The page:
Or, more recently, in 2010, when a 275ft tower at an Ohio power plant was brought down but fell the wrong way, crushing a building below but, remarkably, killing nobody. An undetected crack in one side of the tower had pulled it in a different direction to that planned by the positioning of the explosives. Or when, just last year, a building under demolition in Philadelphia collapsed onto a store killing six. Such incidents are all too common. Small wonder then that Mark Loizeaux believes demolition done well is an art form. “And art,” he says, “isn’t easy.”
If that is the case, then Loizeaux is demolition’s Picasso. Head of the Phoenix-based Controlled Demolition Inc. – a family firm widely recognised as a world leader in what is increasingly an international business – Loizeaux was behind some of the most complex demolition jobs of recent years, including the cooling towers at Sellafield in the UK, for example – a still active nuclear power station – and who devised the plan for the demolition of structurally-unsound buildings around the 9/11 site in New York. Today, he continues to perfect the technique of controlled implosion – after all, his father pioneered it. “Demolition is 50 per cent joining the dots and 50 per cent creative because you’re dealing with a structure that’s full of unknowns. If demolition was easy there would be more companies doing it,” he says. Tellingly, after a 52m wrecking ball boom collapsed in 2011, earlier this year the Abu Dhabi Municipality introduced a new register to ensure demolition contractors meet minimum standards. The new laws were implemented to weed out the cowboys.
Just as any artist needs his materials, this is no less the case for implosion. Typical materials used are weapons-grade dynamite and Semtex, the former, known as ‘kicking’ explosives, used to take out supporting columns and dictate the direction of fall, the latter, known as ‘cutting’ explosives, typically much hotter and used to burn through the structure. To get the job done, all of the detonations have to be coordinated in a ballet of explosions precise to the millisecond.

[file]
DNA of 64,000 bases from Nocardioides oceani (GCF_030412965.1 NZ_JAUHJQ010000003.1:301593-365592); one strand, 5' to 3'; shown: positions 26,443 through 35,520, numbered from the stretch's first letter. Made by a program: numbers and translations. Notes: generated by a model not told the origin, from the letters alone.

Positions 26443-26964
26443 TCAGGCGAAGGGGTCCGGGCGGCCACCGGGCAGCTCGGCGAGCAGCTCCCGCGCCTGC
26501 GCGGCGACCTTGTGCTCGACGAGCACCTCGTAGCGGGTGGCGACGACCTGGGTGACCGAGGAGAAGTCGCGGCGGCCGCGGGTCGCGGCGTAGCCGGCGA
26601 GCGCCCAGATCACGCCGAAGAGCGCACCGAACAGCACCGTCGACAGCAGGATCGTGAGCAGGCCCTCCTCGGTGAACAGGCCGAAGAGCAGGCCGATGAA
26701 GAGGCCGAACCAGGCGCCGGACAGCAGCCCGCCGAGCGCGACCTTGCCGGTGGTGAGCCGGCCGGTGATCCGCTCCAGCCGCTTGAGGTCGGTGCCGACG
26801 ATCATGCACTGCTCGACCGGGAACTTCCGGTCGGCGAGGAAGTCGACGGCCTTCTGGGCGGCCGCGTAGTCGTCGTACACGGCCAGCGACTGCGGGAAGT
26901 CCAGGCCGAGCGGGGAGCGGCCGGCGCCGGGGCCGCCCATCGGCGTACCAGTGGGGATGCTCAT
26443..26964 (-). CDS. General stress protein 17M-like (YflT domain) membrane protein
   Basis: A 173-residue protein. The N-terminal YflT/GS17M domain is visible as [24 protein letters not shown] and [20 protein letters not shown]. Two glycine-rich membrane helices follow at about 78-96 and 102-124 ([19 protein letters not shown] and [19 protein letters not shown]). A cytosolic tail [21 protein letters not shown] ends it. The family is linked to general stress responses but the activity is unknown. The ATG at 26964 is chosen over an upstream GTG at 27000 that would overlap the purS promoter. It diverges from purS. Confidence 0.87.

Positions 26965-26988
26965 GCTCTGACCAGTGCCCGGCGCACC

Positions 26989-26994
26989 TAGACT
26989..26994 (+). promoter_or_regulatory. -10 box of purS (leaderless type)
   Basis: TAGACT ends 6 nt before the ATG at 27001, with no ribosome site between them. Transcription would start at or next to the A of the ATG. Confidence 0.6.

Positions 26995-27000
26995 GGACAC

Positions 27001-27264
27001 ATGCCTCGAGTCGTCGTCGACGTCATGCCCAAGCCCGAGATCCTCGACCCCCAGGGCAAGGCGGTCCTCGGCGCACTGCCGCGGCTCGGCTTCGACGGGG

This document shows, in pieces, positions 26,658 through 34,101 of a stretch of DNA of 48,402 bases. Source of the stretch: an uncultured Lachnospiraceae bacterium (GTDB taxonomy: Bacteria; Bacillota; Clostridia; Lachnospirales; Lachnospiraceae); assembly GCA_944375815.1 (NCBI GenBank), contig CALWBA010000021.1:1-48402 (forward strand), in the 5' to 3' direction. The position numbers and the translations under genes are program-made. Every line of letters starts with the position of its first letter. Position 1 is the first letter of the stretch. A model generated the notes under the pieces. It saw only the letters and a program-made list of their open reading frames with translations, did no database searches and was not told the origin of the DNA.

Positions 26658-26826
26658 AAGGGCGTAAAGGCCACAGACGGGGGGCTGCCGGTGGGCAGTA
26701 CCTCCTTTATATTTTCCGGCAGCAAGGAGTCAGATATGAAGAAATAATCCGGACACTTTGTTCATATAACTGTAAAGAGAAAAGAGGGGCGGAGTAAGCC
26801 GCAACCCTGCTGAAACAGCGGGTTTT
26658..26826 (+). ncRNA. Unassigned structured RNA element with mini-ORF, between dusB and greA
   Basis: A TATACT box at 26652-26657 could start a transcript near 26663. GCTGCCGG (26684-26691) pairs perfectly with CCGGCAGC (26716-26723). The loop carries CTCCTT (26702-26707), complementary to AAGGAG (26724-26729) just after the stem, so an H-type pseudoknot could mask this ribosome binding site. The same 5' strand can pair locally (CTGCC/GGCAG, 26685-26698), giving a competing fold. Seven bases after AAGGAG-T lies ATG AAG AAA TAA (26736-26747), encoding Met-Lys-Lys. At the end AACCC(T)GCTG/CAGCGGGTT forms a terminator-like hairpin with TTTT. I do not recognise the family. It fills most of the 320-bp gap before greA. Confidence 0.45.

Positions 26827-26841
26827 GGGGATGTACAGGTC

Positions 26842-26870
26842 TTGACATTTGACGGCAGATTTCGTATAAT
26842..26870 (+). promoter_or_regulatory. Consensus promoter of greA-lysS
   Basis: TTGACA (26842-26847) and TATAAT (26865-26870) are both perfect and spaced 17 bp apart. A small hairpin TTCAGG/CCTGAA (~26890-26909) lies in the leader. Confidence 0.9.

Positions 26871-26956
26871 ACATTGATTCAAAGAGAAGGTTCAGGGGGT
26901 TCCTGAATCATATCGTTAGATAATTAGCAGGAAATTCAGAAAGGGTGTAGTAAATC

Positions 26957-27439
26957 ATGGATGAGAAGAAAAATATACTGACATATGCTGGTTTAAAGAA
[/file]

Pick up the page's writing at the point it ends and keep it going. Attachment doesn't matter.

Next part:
HotShot is one of the latest pieces of technology that allows for an even finer calibration of the sequencing of charges and the delay between them going off. It is, as the sales patter proclaims, ‘the world’s first auto-programmable electronic initiating system’. And, although implosion remains the most spectacular if less used of the demolition methods – which is why one is more likely to see heavy machinery at work across the UAE than hear the boom of buildings doing down – HotShot is seeing more action as speed becomes more of an issue in the un-building trade: in pulling down, and tidying up afterwards, as much as in putting up. “I now find that sometimes I took down the building to provide the footprint for the building we’re about to take down. And that’s when you feel old,” says an incredulous Loizeaux. Despite such advances, some in the industry controversially argue that the technological developments in the building industry are leaving those of the demolition business behind. Computer aided design is being widely used to allow buildings to go up as quickly and as cheaply as possible, not to mention with minimum waste and energy use. In 2012 the Chinese Broad Group construction company made news around the world by building a 15-storey building in just one week, and then later assembling pre-fab units to create a 30-storey hotel in a fortnight.
But, Loizeaux for one argues, such processes are set to leave buildings more prone to structural failure if just one element of the initial calculations is off. Such buildings are, he says, easy to put up, but especially difficult to bring down when all goes wrong.
“But our biggest problem right now in the UAE is the competition,” says Goldline Groups’s Mickey Arrora. “There’s so much going on, that we’re seeing more and more competition. You win the tenders on the back of your reputation, on having a track record of doing the job well.” That’s when you have to call the experts – with their boys’ toys and their big bangs, for sure, but also with their special understanding of the fact that, as the old saying has it, what goes up, must come down.